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Navigating the Great Wintry Outdoors, Safely

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Winter Walking
Deposit Photos

Maintaining a moderate level of physical activity is an important part of healthy aging, helping to prevent injuries that could result from falls and fractures—and one of the best ways to stay active and keep moving is to get out into the great outdoors and walk.

According to data provided by our local health authority, Southern Health-Santé Sud, walking has been shown to improve mental, social and physical health, balance, posture, and muscle strength. It also reduces the risk of developing heart disease, high blood pressure, and diabetes.

Other clear benefits include improved bone health, reducing the risk of fractures from falls. And, of course, it provides us with the opportunity to exercise our social muscles and spend time with others in our communities.

But as winter grinds on, it’s important to make sure you’re being safe about it. After all, several factors can cause a slip or injury while the ground is covered in snow and ice. It’s important to be prepared.

Southern Health-Santé Sud has provided a series of tips.

Number one, they say, wear reflective gear, warm clothing, and non-slip footwear. The monitor the forecast and plan ahead. Dress in layers so you’re prepared for changing winter weather. You can stay warm by wearing a hat, scarf, and gloves.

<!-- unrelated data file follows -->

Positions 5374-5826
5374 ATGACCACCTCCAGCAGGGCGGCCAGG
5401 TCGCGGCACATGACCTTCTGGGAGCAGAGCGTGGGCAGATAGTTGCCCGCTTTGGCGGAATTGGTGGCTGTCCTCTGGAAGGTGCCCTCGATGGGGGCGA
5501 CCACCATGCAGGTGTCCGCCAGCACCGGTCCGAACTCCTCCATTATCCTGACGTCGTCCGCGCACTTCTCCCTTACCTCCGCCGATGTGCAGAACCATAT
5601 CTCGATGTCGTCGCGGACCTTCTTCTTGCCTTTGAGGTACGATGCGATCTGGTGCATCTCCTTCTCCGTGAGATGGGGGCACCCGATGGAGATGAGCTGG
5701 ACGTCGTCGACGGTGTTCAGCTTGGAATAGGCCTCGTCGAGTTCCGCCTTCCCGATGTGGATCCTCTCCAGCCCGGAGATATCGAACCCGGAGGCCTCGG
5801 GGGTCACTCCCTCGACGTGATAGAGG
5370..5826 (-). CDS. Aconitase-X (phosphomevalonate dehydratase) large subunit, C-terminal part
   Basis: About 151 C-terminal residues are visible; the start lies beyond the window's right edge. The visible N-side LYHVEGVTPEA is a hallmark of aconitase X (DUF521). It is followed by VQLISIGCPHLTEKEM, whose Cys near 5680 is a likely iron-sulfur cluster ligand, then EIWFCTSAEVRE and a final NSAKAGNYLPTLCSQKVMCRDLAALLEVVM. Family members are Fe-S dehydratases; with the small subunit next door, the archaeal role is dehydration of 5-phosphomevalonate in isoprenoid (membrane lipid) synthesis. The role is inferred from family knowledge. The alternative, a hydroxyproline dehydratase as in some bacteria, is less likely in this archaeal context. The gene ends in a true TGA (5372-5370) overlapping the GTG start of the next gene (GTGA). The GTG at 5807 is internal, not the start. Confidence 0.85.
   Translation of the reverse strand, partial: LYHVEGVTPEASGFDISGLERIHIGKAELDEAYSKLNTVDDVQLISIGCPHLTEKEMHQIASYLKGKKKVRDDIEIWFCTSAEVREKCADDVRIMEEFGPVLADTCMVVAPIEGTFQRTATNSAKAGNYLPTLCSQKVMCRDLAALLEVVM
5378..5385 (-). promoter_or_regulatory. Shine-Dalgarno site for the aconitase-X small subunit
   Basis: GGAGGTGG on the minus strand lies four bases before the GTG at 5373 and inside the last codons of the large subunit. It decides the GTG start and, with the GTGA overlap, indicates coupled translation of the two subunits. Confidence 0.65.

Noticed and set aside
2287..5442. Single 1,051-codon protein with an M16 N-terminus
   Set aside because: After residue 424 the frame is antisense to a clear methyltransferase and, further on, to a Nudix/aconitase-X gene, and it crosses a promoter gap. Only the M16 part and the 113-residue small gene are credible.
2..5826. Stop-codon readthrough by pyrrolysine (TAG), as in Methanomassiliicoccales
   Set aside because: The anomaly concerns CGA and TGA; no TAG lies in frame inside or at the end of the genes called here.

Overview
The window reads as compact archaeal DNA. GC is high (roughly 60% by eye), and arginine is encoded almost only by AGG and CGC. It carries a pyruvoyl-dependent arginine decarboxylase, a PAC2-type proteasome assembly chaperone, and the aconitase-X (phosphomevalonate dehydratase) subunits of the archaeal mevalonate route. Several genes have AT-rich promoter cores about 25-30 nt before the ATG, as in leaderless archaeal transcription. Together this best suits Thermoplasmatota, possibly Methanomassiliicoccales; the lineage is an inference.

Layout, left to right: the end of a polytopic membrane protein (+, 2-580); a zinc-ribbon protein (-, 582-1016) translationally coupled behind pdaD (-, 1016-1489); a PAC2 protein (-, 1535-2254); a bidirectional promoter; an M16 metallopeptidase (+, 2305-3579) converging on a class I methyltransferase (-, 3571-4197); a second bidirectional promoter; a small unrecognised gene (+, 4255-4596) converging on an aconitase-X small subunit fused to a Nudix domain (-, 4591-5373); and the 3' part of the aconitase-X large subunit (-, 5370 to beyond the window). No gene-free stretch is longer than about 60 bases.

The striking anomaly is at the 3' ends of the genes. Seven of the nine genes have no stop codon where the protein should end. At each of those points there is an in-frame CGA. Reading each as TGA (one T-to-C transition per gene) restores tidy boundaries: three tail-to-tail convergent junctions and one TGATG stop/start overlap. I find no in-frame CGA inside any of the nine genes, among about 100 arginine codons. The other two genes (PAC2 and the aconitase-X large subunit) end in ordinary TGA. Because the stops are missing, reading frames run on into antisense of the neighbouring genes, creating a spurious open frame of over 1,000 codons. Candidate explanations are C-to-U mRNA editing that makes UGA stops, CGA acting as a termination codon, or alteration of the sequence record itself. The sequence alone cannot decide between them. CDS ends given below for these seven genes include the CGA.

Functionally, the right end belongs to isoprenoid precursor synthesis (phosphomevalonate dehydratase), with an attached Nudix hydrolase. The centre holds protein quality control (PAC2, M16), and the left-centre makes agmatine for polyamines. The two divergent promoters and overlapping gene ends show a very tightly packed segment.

Another important bit of advice is to remember to wear bright or reflective gear so you can be seen by drivers, cyclists, and other walkers. And keep in mind that if it’s too dark to see others, it’s probably also too dark for them to see you.

They suggest that you choose warm, stable footwear, specifically well-insulated and lightweight footwear with a non-slip tread sole. It’s also a good idea to consider using walking poles, ice grippers on footwear, or other assistive devices.

During your walk, they remind people to scan for hazards. Be aware and take extra precaution when walking over ice, wet leaves, rain, and snow. Try to walk on clear paths, and watch for ice, cracks, and uneven or changing surfaces.

Although it’s safer, and a lot more fun, to walk with a friend, if you find yourself walking on ice alone, be sure to move slowly and think about your next step. Keep your knees loose, shorten your strides, and shuffle your feet—and remember that wet leaves, rain, and snowdrifts can be as risky as ice.

A bit of advice people often overlook is the value of keeping your hands out of your pockets to help stay balanced.

Finally, take extra care when stepping off the last step of stairs. This is a common place for a fall. Use the handrail for extra support when available.

After your walk, be sure to enjoy a glass of water. Dehydration can make you dizzy, which can increase the risk of falling. In fact, it’s a good idea to drink six to eight glasses of water each day to remain fully hydrated.

For more information

https://canadasafetycouncil.org/senior-safety/safety-tips-winter-walking

https://myhealth.alberta.ca/Alberta/Pages/winter-walking-tips.aspx

http://www.toronto.ca/legdocs/mmis/2016/pw/bgrd/backgroundfile-98004.pdf

http://www.peocanada.com/peo-blog/9-winter-safety-tips-you-didnt-know

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